It was two years ago yesterday that Irish guitar hero Gary Moore died from a heart attack while on holiday in Spain. A former member of Thin Lizzy, Moore was a stunning player who deserved to be ranked among the world's best.
Eric Clapton would surely agree.
On his upcoming album Old Sock--scheduled for release March 12--Clapton covers "Still Got the Blues", the title track of the 1990 Moore album that marked his move from hard-rock to electric blues. The Still Got the Blues disc featured guest appearances by George Harrison and blues legends Albert King and Albert Collins, and was Moore's most popular release.
I've reviewed three Hollywood horror flicks already this year, and man, were they hurtin'. But things are looking up on the fright front with news out of Australia that director Greg McLean started lensing the sequel to his Wolf Creek last week.
For those sad sacks who might have missed it, Wolf Creek was one of the best horror flicks of 2005--if not the best. It was about backpackers being waylaid by a vicious psychopath in the Australian outback, and starred the amazing John Jarratt as one nasty bit of business.
Two lead guitars are better than one, some say, and British prog-rockers Wishbone Ash made a strong case for that argument on their Argus album of 1972.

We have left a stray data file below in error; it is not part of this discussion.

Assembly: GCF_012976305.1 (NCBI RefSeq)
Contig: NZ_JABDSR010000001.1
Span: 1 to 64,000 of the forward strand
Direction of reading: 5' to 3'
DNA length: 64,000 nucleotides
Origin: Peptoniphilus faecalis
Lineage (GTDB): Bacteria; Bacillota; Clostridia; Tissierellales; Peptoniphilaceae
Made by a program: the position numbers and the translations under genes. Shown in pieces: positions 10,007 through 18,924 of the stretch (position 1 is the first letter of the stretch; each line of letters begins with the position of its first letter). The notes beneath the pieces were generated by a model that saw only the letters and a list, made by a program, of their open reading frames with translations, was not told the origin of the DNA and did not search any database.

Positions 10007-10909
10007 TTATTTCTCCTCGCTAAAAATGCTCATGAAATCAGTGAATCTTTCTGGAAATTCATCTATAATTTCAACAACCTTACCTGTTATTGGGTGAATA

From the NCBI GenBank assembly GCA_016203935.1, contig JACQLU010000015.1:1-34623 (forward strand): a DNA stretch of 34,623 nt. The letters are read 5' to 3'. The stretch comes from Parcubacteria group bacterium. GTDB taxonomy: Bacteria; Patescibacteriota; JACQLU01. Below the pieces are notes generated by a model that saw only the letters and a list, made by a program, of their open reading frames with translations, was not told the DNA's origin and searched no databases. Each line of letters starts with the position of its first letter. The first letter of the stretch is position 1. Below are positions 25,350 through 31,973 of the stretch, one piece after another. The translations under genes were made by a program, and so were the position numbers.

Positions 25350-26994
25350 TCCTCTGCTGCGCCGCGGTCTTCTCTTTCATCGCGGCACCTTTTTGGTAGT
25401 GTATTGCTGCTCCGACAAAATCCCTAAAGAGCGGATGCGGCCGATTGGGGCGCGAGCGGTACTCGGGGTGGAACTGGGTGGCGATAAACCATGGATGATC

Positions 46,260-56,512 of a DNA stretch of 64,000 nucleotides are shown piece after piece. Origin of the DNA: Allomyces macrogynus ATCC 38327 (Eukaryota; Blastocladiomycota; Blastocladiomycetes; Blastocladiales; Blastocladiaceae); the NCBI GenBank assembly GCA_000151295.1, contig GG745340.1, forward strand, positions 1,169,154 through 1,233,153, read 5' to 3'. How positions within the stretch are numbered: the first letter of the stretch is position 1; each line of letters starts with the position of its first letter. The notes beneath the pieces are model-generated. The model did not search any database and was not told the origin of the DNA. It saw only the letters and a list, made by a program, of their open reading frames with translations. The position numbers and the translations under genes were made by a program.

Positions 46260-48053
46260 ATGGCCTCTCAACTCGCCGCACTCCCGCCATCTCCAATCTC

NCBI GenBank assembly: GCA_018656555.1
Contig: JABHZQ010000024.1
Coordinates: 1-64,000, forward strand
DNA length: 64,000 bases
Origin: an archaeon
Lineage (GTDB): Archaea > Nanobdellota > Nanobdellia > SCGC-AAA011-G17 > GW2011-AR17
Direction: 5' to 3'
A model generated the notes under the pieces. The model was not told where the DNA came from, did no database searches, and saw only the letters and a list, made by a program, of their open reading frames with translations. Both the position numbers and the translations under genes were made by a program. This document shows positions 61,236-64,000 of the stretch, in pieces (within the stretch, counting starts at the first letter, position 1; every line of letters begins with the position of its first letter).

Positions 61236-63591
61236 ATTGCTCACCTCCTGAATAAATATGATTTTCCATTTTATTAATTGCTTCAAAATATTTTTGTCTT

On tracks like "Sometime World", "Blowin' Free", "Warrior", and especially the seven-minute "The King Will Come", coguitarists Andy Powell and Ted Turner conjured the type of beautifully melodic twin-lead work that would inspire many an Iron Maiden solo--and leave Vancouver acoustic-guitar virtuoso Don Alder feeling mighty impressed as well.
Thirty years ago last night Canadian rock-guitar hero Pat Travers played Vancouver, opening for a Joe Perry-less Aerosmith at the Pacific Coliseum. Ear of Newt was there, of course. There was no way I was gonna miss two of my fave acts from the '70s. Besides, it was a Friday night.
Thirty years ago tomorrow--on January 21, 1983--Aerosmith played the Pacific Coliseum in Vancouver. That's no big deal in and of itself; the band has played here countless times. But back in '83 was the only time the Bad Boys of Boston played here without lead guitarist Joe Perry. Or rhythm guitarist Brad Whitford, for that matter.
There's a couple of music writers in the Georgia Straight's editorial department who have a serious aversion to Joe Satriani. I'm not gonna name names, because in my opinion, they know not what they do. But whenever the word "Satch" comes up around the office, it's shortly followed by disgusted looks and derisive cries of "wanker!".
That description is ridiculous, of course. In my books Satriani is the exact opposite--a musical genius, no less. So why do these seemingly intelligent rock critics have it out for him? Maybe it's because, when he wants to, he can play so fast that it just scares them. The dude can definitely "shred", in the parlance of the times.
"This Telecaster-wielding Canadian beauty is positively bursting with talent," raves the article. "But don’t be fooled by her looks--McLean’s serious chops have propelled her to great heights, including performances with greats such as Buddy Guy and Los Lobos."
A week or so ago I posted a blog about how Anthrax was going to release an album of cover material, including hits by Thin Lizzy (yeah!), AC/DC (yeah!), Rush (yeah!), and Journey (meh).
Today the New York City thrash masters posted some more info on the upcoming CD on their website, including quotes from various members.